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With the issuance of this final order, the Acting Administrator of the Drug Enforcement Administration places certain drug products that have been approved by the Food and Drug Administration (FDA) and which contain cannabidiol (CBD) in schedule V of the Controlled Substances Act (CSA)…. For something to be a controlled substance under the federal Controlled Substances Act (CSA), it must be specifically scheduled and assigned one of five scheduling criteria. About Cannabis Policy This section of the APIS website provides information about cannabis policy including: introduction and background, history of cannabis policy in the United States, issues

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Schedules of Controlled Substances: Placement in Schedule V of Certain FDA-Approved Drugs Containing Cannabidiol; Corresponding Change to Permit Requirements

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Printed version: PDF Publication Date: 09/28/2018 Agencies: Drug Enforcement Administration Dates: Effective September 28, 2018. Effective Date: 09/28/2018 Document Type: Rule Document Citation: 83 FR 48950 Page: 48950-48953 (4 pages) CFR: 21 CFR 1308 21 CFR 1312 Agency/Docket Number: Docket No. DEA-486 Document Number: 2018-21121

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AGENCY:

Drug Enforcement Administration, Department of Justice.

ACTION:

SUMMARY:

With the issuance of this final order, the Acting Administrator of the Drug Enforcement Administration places certain drug products that have been approved by the Food and Drug Administration (FDA) and which contain cannabidiol (CBD) in schedule V of the Controlled Substances Act (CSA). Specifically, this order places FDA-approved drugs that contain CBD derived from cannabis and no more than 0.1 percent tetrahydrocannabinols in schedule V. This action is required to satisfy the responsibility of the Acting Administrator under the CSA to place a drug in the schedule he deems most appropriate to carry out United States obligations under the Single Convention on Narcotic Drugs, 1961. Also consistent therewith, DEA is adding such drugs to the list of substances that may only be imported or exported pursuant to a permit.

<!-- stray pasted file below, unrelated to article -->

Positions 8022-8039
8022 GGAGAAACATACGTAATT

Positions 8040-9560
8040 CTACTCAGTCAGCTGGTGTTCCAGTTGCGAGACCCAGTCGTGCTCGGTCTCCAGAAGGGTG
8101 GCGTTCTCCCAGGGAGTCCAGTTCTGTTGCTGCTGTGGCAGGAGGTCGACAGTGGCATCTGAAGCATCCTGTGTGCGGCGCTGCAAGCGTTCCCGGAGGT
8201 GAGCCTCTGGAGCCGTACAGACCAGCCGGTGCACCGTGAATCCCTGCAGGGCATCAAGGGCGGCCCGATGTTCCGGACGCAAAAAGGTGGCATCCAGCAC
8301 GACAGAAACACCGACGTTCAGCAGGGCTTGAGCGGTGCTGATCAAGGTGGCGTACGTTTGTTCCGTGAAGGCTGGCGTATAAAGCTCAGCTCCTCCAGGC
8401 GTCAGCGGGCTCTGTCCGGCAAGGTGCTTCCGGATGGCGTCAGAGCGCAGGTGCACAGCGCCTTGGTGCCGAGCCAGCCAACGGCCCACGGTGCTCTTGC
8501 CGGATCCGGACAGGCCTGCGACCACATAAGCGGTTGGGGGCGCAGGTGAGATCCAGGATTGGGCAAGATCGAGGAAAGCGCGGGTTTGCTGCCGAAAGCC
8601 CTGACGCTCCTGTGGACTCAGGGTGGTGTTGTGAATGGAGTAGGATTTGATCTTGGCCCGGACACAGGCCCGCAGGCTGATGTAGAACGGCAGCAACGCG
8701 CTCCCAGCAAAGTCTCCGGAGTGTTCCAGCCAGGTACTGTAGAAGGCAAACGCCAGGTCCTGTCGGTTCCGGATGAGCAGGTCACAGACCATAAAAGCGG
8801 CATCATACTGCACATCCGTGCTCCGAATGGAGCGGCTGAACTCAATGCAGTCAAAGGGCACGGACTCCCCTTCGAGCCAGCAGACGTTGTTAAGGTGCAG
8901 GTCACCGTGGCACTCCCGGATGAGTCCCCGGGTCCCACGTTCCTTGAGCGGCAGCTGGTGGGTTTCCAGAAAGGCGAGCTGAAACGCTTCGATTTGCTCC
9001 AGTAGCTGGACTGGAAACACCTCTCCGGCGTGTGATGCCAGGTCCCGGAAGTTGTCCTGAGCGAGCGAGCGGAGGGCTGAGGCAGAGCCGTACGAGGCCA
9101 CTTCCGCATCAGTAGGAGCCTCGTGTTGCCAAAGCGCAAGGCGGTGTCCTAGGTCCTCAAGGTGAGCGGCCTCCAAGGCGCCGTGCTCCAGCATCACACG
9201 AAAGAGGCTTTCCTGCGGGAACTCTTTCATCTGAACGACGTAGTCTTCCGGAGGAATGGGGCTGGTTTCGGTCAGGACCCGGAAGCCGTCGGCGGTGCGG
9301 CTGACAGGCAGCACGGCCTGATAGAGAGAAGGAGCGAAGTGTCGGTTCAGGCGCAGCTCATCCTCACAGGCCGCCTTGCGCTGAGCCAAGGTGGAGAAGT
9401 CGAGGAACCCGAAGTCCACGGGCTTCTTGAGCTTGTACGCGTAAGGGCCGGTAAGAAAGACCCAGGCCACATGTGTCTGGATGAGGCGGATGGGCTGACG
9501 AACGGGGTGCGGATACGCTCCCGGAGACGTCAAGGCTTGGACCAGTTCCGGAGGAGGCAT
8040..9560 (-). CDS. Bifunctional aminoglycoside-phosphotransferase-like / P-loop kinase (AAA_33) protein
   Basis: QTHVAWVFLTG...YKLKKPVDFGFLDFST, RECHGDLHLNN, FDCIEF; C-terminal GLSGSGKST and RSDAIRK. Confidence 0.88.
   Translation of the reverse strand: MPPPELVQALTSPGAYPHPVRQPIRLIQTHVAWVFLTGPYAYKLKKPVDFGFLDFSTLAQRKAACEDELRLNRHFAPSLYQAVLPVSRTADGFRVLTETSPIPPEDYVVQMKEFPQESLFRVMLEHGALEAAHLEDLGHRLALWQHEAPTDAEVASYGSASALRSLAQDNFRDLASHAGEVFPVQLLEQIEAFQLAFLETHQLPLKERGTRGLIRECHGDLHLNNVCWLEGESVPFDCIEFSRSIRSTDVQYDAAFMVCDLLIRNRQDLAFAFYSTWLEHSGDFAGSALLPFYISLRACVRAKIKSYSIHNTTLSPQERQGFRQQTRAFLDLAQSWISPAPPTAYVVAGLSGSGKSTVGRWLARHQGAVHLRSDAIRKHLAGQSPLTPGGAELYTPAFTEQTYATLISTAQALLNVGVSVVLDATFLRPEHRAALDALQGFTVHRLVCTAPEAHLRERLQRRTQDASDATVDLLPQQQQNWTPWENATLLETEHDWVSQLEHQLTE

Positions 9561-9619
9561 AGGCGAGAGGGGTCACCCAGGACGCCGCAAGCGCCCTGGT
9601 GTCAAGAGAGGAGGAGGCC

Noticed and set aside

DATES:

Effective September 28, 2018.

Start Further Info

FOR FURTHER INFORMATION CONTACT:

Kathy L. Federico, Regulatory Drafting and Policy Support Section (DPW), Diversion Control Division, Drug Enforcement Administration; Mailing Address: 8701 Morrissette Drive, Springfield, Virginia 22152; Telephone: (202) 598-6812.

End Further Info End Preamble Start Supplemental Information

SUPPLEMENTARY INFORMATION:

Background and Legal Authority

The United States is a party to the Single Convention on Narcotic Drugs, 1961 (Single Convention), and other international conventions designed to establish effective control over international and domestic traffic in controlled substances. 21 U.S.C. 801(7). The Single Convention entered into force for the United States on June 24, 1967, after the Senate gave its advice and consent to the United States’ accession. See Single Convention, 18 U.S.T. 1407. The enactment and enforcement of the Controlled Substances Act (CSA) are the primary means by which the United States carries out its obligations under the Single Convention. [1] Various provisions of the CSA directly reference the Single Convention. One such provision is 21 U.S.C. 811(d)(1), which relates to scheduling of controlled substances.

As stated in subsection 811(d)(1), if control of a substance is required “by United States obligations under international treaties, conventions, or protocols in effect on October 27, 1970, the Attorney General shall issue an order controlling such drug under the schedule he deems most appropriate to carry out such obligations, without regard to the findings required by [subsections 811(a) or 812(b)] and without regard to the procedures prescribed by [subsections 811(a) and (b)].” This provision is consistent with the Supremacy Clause of the U.S. Constitution (art. VI, sec. 2), which provides that all treaties made under the authority of the United States “shall be the supreme Law of the Land.” In accordance with this constitutional Start Printed Page 48951 mandate, under section 811(d)(1), Congress directed the Attorney General (and the Administrator of DEA, by delegation) [2] to ensure that compliance by the United States with our nation’s obligations under the Single Convention is given top consideration when it comes to scheduling determinations.